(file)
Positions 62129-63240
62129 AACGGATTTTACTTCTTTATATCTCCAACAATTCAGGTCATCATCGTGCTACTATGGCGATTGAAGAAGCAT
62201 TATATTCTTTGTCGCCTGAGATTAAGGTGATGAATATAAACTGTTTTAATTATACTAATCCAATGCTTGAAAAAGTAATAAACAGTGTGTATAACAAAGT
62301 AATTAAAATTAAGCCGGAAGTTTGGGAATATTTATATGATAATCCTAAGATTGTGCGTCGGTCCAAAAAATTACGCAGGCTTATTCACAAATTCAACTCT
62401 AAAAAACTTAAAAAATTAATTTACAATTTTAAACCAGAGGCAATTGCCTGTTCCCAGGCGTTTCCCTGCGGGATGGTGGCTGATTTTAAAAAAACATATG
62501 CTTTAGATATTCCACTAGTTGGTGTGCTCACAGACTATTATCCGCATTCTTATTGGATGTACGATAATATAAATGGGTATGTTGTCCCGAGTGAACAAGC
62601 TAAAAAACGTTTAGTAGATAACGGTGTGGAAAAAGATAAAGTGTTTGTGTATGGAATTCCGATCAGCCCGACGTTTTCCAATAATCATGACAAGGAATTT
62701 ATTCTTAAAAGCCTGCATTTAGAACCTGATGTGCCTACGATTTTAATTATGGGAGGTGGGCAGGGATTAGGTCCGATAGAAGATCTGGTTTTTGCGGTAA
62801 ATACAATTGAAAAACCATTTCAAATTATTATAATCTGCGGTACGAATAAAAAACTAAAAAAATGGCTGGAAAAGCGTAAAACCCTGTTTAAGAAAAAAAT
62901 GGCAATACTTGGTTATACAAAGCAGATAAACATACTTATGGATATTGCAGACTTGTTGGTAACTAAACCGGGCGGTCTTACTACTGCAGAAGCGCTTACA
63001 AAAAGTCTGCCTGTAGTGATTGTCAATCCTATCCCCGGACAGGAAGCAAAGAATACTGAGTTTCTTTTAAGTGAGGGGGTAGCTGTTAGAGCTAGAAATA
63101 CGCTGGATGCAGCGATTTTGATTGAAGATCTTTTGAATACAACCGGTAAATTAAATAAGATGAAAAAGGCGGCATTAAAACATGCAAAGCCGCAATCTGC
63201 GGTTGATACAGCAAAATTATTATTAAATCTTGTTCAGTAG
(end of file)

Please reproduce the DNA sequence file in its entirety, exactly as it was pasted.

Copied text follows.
Positions 62129-63240
62129 AACGGATTTTACTTCTTTATATCTCCAACAATTCAGGTCATCATCGTGCTACTATGGCGATTGAAGAAGCAT
62201 TATATTCTTTGTCGCCTGAGATTAAGGTGATGAATATAAACTGTTTTAATTATACTAATCCAATGCTTGAAAAAGTAATAAACAGTGTGTATAACAAAGT
62301 AATTAAAATTAAGCCGGAAGTTTGGGAATATTTATATGATAATCCTAAGATTGTGCGTCGGTCCAAAAAATTACGCAGGCTTATTCACAAATTCAACTCT
62401 AAAAAACTTAAAAAATTAATTTACAATTTTAAACCAGAGGCAATTGCCTGTTCCCAGGCGTTTCCCTGCGGGATGGTGGCTGATTTTAAAAAAACATATG
62501 CTTTAGATATTCCACTAGTTGGTGTGCTCACAGACTATTATCCGCATTCTTATTGGATGTACGATAATATAAATGGGTATGTTGTCCCGAGTGAACAAGC
62601 TAAAAAACGTTTAGTAGATAACGGTGTGGAAAAAGATAAAGTGTTTGTGTATGGAATTCCGATCAGCCCGACGTTTTCCAATAATCATGACAAGGAATTT
62701 ATTCTTAAAAGCCTGCATTTAGAACCTGATGTGCCTACGATTTTAATTATGGGAGGTGGGCAGGGATTAGGTCCGATAGAAGATCTGGTTTTTGCGGTAA
62801 ATACAATTGAAAAACCATTTCAAATTATTATAATCTGCGGTACGAATAAAAAACTAAAAAAATGGCTGGAAAAGCGTAAAACCCTGTTTAAGAAAAAAAT
62901 GGCAATACTTGGTTATACAAAGCAGATAAACATACTTATGGATATTGCAGACTTGTTGGTAACTAAACCGGGCGGTCTTACTACTGCAGAAGCGCTTACA
63001 AAAAGTCTGCCTGTAGTGATTGTCAATCCTATCCCCGGACAGGAAGCAAAGAATACTGAGTTTCTTTTAAGTGAGGGGGTAGCTGTTAGAGCTAGAAATA
63101 CGCTGGATGCAGCGATTTTGATTGAAGATCTTTTGAATACAACCGGTAAATTAAATAAGATGAAAAAGGCGGCATTAAAACATGCAAAGCCGCAATCTGC
63201 GGTTGATACAGCAAAATTATTATTAAATCTTGTTCAGTAG